A Clarkson Mosaic - page 350

the contraction of that name,
Clarkson College of Technology
has caused confusion between it
and the official full name, leading some people to assume that there were two institutions with
similar names. Further, many felt that the word
no longer sufficiently represented
Clarkson's various undergraduate, graduate, research, and service programs.
In September, the Board established an
ad hoc
committee of Trustees to consider
possible alternatives to the present name.
Clarkson Technological University
was rejected
because the committee felt that serious questions existed whether Clarkson's professional and
restricted focus would ever make it a true
, and the State Education Department
affirmed that Clarkson did not fit its definition of a
In proposing the name
Clarkson Institute of Technology
, the committee called attention
to several advantages. First, it would recognize the professional "league" of institutions within
which Clarkson operates and competes,
California Institute of Technology, Illinois Institute
of Technology, Massachusetts Institute of Technology, and so on. Second, it would eliminate
the awkwardness and confusion found in the full current title. Third, it would retain the
Clarkson name. Fourth, it would recognize that the institution is more than an undergraduate
school - a truly professional one. Fifth and finally, it would permit the present Schools of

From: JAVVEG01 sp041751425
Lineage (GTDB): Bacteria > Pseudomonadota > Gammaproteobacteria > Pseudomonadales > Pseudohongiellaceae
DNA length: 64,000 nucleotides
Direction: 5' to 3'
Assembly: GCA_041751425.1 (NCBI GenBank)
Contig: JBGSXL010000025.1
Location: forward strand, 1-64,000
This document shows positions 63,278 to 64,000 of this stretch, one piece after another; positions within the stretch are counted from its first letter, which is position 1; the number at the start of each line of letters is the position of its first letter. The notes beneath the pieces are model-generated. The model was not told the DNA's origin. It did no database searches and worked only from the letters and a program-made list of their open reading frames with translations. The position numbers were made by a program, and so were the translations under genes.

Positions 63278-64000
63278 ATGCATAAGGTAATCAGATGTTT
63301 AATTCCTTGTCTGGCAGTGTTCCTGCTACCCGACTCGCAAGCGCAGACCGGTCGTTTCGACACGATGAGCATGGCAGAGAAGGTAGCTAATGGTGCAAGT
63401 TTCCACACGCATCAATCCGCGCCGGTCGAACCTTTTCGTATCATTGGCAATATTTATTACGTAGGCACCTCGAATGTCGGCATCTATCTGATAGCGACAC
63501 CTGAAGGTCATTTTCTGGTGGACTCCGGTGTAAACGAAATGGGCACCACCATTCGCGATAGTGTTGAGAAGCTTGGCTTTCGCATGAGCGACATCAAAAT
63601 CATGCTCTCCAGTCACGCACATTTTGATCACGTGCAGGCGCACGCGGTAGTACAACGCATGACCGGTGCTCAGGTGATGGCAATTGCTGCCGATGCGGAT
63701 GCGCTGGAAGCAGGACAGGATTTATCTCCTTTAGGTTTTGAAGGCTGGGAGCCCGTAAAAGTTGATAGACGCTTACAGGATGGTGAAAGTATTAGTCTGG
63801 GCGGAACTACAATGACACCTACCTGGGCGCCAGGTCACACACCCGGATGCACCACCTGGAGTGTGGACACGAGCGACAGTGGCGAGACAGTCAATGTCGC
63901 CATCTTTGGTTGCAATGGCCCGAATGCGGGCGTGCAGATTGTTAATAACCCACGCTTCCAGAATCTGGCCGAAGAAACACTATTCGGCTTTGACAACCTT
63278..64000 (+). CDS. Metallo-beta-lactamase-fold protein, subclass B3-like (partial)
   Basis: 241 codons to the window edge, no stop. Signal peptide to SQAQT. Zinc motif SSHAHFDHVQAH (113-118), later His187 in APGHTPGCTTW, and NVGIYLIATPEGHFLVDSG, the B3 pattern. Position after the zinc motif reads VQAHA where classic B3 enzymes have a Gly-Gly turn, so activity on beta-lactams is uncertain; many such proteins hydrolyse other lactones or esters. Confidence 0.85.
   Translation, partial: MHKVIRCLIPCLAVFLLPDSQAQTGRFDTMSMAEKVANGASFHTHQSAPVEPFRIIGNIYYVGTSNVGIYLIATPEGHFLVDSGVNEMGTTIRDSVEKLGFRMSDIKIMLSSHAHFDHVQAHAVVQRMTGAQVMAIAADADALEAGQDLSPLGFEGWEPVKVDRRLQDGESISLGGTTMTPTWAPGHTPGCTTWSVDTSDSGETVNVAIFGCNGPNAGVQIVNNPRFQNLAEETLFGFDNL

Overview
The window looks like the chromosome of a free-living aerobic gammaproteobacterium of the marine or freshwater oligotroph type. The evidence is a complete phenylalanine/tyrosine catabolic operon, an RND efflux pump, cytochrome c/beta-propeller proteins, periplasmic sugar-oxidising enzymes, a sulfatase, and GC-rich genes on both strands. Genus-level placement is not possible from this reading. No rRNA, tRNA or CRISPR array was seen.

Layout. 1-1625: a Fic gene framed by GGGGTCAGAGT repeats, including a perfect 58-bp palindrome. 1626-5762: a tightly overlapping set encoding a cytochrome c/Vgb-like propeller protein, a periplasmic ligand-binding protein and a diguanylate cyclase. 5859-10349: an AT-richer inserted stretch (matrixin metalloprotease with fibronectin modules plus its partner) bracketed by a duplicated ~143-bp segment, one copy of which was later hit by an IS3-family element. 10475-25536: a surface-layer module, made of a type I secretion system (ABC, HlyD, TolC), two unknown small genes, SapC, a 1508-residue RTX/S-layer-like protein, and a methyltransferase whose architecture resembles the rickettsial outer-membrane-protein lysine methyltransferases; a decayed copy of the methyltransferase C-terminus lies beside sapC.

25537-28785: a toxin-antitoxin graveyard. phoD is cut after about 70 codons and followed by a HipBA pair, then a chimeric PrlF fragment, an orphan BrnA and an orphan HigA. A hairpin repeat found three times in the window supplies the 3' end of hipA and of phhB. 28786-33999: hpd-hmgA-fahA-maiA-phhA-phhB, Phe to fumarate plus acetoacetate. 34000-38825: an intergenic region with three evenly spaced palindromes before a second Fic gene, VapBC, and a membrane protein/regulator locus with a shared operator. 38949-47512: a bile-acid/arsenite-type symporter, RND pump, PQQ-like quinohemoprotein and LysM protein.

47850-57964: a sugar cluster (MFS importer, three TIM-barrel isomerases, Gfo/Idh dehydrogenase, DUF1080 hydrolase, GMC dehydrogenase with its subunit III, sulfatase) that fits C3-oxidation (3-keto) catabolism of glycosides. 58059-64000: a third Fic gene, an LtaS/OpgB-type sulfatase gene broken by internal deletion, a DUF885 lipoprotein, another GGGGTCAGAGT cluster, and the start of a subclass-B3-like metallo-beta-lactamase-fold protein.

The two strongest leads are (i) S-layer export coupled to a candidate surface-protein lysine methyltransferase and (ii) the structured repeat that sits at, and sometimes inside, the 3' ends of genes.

Management, Engineering, and Arts and Science to be reorganized as
within the
. Chairman Peale called for responses to this proposal from the full Clarkson
constituency. His proposed name was rejected overwhelmingly.
It took 15 years before the name finally was changed - to Clarkson University in 1984
by a president who did not consult the faculty, students, or alumni, but who requested and
obtained Trustee and State Education Department permission to make the change, and then
announced as a
fait accompli
that the school now was a University. Some seniors were so upset
with their Clarkson rings engraved "Clarkson University" that they returned them, and
demanded that they be sent rings engraved "Clarkson College of Technology" - the name of the
school from which they felt they had graduated.
. Losing to Cornell on a last minute goal in the ECAC finals, Clarkson settled for
second place in the East with a 23-7 record. That put the team into the NCAA final competition
in Lake Placid against Michigan Tech, Wisconsin, and Cornell. Clarkson defeated Michigan
Tech 4-3 in the semifinals, but lost to Cornell in the final 6-4.
Clarkson's All-American goalie, Bruce Bullock, made 40 saves in the Cornell game;
Cornell's goalie made 15. Even though Clarkson lost, they still were ranked second in the
Sigma Pi Sigma
. On April 16, Sigma Pi Sigma, the national physics honor society, was
established on the Clarkson campus as a chapter to honor physics majors at both Clarkson and
St. Lawrence.
Dean of Students' Notes
. At the end of the fall term, 544 students had borrowed $11,456 from
the Student Quick Loan Fund in the dean of students' office. Loans averaged $20 for a two-
week period without charge to the borrowers. During fall 1968, 626 students borrowed
$12,693; the fund had a working capital of about $5,000.
During the fall term, 820 students registered motor vehicles with the dean's office.
After final examinations, 193 students were subject to separation; 64 finally were
separated for academic reasons.
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